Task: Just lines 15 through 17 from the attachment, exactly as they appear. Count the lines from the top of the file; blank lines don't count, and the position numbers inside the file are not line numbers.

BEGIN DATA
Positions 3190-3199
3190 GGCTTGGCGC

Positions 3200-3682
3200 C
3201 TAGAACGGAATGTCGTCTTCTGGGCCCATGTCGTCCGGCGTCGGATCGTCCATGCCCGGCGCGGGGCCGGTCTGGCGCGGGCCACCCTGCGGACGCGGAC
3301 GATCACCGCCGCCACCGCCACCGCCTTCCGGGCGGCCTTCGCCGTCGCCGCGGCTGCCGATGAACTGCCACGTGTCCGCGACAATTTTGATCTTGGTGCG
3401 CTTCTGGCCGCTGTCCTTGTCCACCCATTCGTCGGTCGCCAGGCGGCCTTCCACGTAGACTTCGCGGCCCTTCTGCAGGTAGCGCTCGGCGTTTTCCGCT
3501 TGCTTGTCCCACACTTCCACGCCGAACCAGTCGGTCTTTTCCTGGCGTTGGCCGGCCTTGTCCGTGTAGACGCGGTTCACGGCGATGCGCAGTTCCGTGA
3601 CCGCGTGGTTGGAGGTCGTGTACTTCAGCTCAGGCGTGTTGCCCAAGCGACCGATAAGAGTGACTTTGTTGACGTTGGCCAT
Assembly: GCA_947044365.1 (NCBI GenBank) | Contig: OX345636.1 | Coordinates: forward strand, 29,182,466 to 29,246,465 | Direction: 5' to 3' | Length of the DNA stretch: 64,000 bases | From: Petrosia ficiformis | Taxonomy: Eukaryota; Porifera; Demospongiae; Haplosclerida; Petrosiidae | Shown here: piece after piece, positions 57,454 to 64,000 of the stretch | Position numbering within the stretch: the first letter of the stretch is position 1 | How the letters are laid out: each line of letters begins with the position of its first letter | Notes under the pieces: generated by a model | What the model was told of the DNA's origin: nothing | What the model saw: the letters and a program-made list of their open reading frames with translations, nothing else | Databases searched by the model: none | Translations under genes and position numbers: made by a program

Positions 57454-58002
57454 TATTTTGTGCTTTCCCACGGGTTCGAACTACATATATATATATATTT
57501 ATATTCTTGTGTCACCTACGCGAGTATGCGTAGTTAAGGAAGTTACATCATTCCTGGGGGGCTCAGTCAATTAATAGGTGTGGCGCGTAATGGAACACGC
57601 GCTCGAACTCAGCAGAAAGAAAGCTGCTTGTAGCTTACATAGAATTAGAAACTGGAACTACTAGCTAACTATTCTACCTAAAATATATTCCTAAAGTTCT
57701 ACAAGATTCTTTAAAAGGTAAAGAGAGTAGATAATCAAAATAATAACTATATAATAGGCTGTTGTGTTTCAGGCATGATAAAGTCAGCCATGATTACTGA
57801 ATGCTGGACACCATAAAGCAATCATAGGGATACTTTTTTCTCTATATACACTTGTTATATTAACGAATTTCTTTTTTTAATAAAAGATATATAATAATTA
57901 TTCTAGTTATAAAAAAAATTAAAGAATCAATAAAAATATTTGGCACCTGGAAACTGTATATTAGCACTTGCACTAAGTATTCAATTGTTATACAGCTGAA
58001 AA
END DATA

57701 ACAAGATTCTTTAAAAGGTAAAGAGAGTAGATAATCAAAATAATAACTATATAATAGGCTGTTGTGTTTCAGGCATGATAAAGTCAGCCATGATTACTGA
57801 ATGCTGGACACCATAAAGCAATCATAGGGATACTTTTTTCTCTATATACACTTGTTATATTAACGAATTTCTTTTTTTAATAAAAGATATATAATAATTA
57901 TTCTAGTTATAAAAAAAATTAAAGAATCAATAAAAATATTTGGCACCTGGAAACTGTATATTAGCACTTGCACTAAGTATTCAATTGTTATACAGCTGAA